Furrthermore, neither the internal organs or the brain are human and Jansen offers no explanation for the extensive leg damage, partially severed hand, the dark eye coverings, or the need for protective clothing.
He is presumably also unaware that there is another body to account for.
Carlson asks, "How would a girl suffering from a rare disease get hurt this badly and no one know about it? Do we have twins with the same disease or defects? That would be even more of a wonder, that they never made it into medical textbooks, or that someone didn't know".
* The Roswell Perspective *
It isn't necessarily the case that the original intention was a hoax based on the Roswell story, the bow-legged, muscular, six-fingered, pot-bellied creature bearing no resemblance to perceptions of the bodies some spoke of seeing at Roswell.
Additional to the "alien autopsy" film, Santilli has released some "debris" footage, which shows six fingered "control panels" and "I-beams" with "hieroglyphics". This footage is the only tie-in with the Roswell incident, the I-beams with hieroglyphics being a unique and distinctive feature reported from the wreckage recovered from the Foster ranch in July 1947.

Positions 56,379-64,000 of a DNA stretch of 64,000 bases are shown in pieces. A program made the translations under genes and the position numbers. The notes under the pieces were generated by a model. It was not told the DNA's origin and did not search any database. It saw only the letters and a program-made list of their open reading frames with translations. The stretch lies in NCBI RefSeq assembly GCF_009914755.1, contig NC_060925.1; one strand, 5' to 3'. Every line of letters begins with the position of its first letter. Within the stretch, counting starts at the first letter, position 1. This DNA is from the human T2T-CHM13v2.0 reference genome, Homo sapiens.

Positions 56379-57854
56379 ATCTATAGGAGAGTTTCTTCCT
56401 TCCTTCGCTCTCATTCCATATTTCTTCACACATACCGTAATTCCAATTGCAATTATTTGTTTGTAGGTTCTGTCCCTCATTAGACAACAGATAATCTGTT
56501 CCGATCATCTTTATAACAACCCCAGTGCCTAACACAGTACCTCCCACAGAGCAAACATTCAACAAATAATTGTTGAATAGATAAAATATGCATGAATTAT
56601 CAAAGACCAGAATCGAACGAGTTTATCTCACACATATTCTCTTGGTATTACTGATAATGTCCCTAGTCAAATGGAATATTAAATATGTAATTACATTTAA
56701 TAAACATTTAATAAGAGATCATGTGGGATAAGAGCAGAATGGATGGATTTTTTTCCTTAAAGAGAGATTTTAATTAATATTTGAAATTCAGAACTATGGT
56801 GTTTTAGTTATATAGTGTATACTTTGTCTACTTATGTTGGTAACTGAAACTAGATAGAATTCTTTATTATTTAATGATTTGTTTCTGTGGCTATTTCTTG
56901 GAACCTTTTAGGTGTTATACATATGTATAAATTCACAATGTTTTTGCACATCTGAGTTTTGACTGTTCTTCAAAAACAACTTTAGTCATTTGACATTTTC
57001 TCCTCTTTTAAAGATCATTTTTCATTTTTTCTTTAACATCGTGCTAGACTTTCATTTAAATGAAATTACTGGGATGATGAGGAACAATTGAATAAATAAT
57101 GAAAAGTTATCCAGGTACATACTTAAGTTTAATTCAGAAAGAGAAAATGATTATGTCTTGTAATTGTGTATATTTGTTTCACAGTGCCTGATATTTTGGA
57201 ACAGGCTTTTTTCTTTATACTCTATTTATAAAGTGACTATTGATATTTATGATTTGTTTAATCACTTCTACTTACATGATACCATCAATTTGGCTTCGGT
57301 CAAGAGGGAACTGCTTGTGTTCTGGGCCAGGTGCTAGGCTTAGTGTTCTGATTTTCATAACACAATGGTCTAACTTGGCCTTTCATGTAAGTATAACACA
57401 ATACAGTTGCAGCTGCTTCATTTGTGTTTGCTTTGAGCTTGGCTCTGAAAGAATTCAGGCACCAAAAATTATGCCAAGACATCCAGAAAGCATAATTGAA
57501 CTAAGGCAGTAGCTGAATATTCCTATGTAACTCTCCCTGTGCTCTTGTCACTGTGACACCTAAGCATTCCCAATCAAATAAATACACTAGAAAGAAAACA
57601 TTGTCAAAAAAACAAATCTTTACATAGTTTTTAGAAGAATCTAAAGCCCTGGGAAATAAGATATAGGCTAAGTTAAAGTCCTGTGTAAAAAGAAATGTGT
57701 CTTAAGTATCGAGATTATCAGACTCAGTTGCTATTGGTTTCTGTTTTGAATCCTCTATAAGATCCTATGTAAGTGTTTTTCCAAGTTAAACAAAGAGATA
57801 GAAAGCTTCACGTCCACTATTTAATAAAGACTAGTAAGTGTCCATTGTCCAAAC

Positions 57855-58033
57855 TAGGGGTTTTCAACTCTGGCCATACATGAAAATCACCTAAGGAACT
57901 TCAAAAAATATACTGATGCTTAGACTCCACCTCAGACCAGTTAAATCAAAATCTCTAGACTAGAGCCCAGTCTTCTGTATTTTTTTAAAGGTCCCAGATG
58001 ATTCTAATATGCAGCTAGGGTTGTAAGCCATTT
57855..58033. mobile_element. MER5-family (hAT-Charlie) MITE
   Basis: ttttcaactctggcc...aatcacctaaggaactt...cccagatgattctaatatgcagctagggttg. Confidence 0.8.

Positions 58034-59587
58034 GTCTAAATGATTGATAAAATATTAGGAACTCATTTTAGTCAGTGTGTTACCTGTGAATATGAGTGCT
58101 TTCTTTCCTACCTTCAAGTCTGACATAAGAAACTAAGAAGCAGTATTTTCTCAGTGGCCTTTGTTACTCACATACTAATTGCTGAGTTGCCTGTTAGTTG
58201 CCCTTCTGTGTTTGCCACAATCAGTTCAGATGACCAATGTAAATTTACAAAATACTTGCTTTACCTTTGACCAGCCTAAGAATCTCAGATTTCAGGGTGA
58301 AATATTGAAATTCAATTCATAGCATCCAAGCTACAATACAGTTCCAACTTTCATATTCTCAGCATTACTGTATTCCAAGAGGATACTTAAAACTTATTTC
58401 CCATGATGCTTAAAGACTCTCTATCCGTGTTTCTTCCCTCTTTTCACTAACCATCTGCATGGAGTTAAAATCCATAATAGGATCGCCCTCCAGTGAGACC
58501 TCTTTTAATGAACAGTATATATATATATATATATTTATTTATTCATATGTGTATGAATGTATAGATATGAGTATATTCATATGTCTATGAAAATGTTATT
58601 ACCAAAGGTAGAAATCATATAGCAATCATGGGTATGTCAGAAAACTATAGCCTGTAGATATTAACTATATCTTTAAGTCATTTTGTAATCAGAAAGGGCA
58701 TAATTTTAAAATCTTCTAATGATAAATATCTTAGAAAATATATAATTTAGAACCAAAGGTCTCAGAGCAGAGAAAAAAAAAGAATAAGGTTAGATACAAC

The "Roswell debris" footage could have been a subsequent addition to increase the market value of what was simply envisaged as an "alien autopsy", however, if it was never intended to relate to Roswell, that doesn't explain the use of contemporary 1947 props.
One of Ray Santilli's earliest explanations of the film's claimed origins was in an article for the French magazine Phenomena. On 8 April, 1995, Santilli told the magazine:
"Our cameraman states that the event in Roswell occurred about one month before it was announced in the press. What happened was that the vehicle did crash and they were sent there to film and to clear up the area. The whole area was totally cleaned up. And then, purely by accident, a small piece of debris was found in an area that had been cleaned up and when that was found, the military had to go back in to the area again. That was a couple of weeks after the main event happened".
Where the "cameraman's story" differs, is in the claim that the autopsies took place at Fort Worth, Dallas between the 1st and 3rd of July 1947 and before the dates given in various accounts of bodies having being seen.
Central to the belief that autopsies on small, four fingered creatures had been carried out at the Roswell base was the testimony of Glenn Dennis, the local mortician. Dennis revealed that an Army Nurse at the base had confided how she had been asked to participate in the autopsies of the severely damaged bodies. Shortly thereafter, she was transferred to England and he was later informed that the Army Nurse, a "close friend", had been killed in an air crash.